The N-Terminal of Human UGT1A6 Is on the Outside, as Evidenced by ELISA with Autoantibody in Autoimmune Hepatitis Sera
Sera from AIH (autoimmune hepatitis) type 2 patients contain an autoantibody against the UGT1A subtype, called anti-LKM3. Previously, we reported that sera in AIH type 1 patients contained autoantibodies against drugmetabolizing enzymes (Shinoda et al. (2004) Autoimmunity, 37, 473). In this report, we showed that AIH-1 sera did not react with some peptides in the C-terminal half of the UGT1A subtype but reacted with a peptide P1(33-42) among several common peptides in the N-terminal half of the UGT1A subtype. This result suggests that the P1 site (33-42) presents on the outside of the UGT1A molecule to be recognized by lymphocytes of the immune system to produce an autoantibody. To detect a key recognition site on peptide P1(33-42), we studied the reactivity of two peptides, M1(28-37) and M2(38-47), containing the N-terminal and C-terminal half of peptide P1. Peptide M2 did not react with AIH-1 serum but peptide M1 did. Thus, the common peptide sequence 33-37 in the positive peptide M1(28-37) and P1(33-42) is a key recognition sequence. Next, we studied the reactivity of some other synthetic peptides, in which some amino acids in the sequence 33-37 in peptide M1 changed to Ala. The peptides changing to Ala (PQ33-34AA) or (DGS35-37AAA) did not react with AIH-1 sera. Meanwhile, these AIH sera did not inhibit the glucuronidation of p-nitrophenol by UGT1A6, suggesting that the key sequence 33-37 might not be contained in active sites of glucuronidation by UGT1A6. In conclusion, sera from AIH-1 patients reacted with the amino acids in the sequence 33-37 (PQDGS) of the N-terminal of UGT1A6.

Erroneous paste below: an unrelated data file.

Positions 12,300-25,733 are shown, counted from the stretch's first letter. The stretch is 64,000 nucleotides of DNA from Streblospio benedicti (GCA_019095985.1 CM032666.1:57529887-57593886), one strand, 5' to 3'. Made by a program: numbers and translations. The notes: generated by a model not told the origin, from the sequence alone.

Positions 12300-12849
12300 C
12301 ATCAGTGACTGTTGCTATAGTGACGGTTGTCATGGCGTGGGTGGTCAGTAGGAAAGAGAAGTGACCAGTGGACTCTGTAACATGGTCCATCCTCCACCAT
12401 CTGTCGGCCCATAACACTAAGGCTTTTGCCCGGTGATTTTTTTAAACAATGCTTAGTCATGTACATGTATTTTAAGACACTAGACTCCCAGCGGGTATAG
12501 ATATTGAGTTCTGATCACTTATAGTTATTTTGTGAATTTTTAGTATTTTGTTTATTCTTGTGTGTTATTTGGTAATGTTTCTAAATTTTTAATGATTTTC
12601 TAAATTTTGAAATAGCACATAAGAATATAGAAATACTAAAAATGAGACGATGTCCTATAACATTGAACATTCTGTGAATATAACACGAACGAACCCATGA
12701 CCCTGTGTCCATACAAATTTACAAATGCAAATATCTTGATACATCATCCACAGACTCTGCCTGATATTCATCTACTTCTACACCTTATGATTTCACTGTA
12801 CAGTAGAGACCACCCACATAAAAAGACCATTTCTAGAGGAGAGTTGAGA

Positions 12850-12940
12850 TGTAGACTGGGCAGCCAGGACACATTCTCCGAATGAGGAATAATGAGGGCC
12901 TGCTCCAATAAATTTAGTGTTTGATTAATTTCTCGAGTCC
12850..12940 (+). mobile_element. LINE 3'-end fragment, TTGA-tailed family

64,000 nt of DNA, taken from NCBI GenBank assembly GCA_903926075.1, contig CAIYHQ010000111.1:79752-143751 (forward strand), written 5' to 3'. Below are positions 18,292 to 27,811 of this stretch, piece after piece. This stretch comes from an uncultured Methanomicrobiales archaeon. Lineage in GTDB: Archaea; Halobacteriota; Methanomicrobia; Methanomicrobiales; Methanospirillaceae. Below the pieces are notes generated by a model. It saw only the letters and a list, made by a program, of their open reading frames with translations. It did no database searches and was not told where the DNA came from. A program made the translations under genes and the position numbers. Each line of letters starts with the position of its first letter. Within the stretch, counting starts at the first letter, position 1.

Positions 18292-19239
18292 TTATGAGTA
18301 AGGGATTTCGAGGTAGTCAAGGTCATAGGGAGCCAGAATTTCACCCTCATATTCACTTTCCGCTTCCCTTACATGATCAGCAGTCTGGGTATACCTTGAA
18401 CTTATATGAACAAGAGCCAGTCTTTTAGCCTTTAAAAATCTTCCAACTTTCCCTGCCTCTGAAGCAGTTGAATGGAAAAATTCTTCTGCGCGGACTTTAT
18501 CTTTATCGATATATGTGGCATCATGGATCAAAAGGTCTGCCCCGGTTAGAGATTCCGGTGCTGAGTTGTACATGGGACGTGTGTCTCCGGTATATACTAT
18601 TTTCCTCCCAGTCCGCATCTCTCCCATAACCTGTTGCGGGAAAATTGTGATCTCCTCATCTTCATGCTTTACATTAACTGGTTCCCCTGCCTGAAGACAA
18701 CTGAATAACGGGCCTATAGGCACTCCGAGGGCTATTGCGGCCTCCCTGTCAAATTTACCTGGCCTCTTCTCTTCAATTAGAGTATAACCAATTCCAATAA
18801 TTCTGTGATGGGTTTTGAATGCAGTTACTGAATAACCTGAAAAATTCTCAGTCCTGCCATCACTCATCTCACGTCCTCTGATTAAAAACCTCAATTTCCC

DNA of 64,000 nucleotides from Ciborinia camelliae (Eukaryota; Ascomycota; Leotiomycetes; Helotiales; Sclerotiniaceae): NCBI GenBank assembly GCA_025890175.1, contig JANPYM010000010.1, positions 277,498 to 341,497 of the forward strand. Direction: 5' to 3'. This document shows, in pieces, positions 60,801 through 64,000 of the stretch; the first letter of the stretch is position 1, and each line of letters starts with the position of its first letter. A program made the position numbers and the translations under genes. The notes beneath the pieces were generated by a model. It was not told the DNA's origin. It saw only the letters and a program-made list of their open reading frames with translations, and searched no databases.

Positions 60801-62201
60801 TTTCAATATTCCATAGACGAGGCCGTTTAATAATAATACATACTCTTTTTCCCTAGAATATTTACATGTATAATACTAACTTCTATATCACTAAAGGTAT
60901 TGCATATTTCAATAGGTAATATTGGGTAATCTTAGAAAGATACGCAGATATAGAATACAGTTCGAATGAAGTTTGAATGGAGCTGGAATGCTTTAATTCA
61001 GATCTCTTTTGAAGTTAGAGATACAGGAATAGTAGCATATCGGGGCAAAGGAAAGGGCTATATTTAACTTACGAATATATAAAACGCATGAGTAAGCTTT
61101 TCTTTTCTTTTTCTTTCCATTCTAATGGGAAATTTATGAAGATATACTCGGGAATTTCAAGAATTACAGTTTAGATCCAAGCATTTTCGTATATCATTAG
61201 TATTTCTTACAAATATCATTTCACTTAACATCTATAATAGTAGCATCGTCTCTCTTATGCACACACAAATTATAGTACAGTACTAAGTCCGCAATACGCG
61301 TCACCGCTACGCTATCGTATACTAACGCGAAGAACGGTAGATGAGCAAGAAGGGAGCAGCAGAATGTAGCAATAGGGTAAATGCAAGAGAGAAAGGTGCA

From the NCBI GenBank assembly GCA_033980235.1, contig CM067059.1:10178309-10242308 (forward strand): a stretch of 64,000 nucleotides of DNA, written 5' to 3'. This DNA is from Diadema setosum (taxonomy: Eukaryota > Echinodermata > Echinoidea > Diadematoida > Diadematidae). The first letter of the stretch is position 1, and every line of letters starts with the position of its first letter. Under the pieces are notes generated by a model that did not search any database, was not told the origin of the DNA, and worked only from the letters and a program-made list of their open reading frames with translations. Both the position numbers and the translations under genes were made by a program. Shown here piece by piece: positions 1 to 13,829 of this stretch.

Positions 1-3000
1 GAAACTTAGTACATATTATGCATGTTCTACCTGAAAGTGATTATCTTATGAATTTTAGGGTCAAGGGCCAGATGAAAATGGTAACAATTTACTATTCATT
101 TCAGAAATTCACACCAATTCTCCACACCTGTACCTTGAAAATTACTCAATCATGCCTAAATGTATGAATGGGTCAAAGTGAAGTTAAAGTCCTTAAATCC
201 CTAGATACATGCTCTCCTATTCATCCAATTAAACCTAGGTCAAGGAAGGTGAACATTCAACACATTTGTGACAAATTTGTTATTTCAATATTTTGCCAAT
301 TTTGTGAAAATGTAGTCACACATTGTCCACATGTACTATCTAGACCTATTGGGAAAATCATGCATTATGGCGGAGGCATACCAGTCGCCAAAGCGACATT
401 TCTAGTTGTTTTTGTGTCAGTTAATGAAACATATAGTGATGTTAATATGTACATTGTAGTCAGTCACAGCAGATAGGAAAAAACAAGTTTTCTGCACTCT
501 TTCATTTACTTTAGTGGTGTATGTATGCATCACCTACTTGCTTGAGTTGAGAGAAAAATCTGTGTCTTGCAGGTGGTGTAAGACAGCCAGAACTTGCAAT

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Document Type: Research Article
Publication date: December 1, 2007
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- Drug Metabolism Letters publishes short papers on major advances in all areas of drug metabolism and disposition. The emphasis will be on publishing quality papers very rapidly. Letters will be processed rapidly by taking full advantage of the Internet technology for both the submission and review of manuscripts. The journal covers the following areas:
In vitro systems including CYP-450; enzyme induction and inhibition; drug-drug interactions and enzyme kinetics; pharmacokinetics, toxicokinetics, species scaling and extrapolations; P-glycoprotein and transport carriers; target organ toxicity and interindividual variability; drug metabolism and disposition studies; extrahepatic metabolism; phase I and phase II metabolism; recent developments for the identification of drug metabolites, reactive intermediate and glutathione conjugates.
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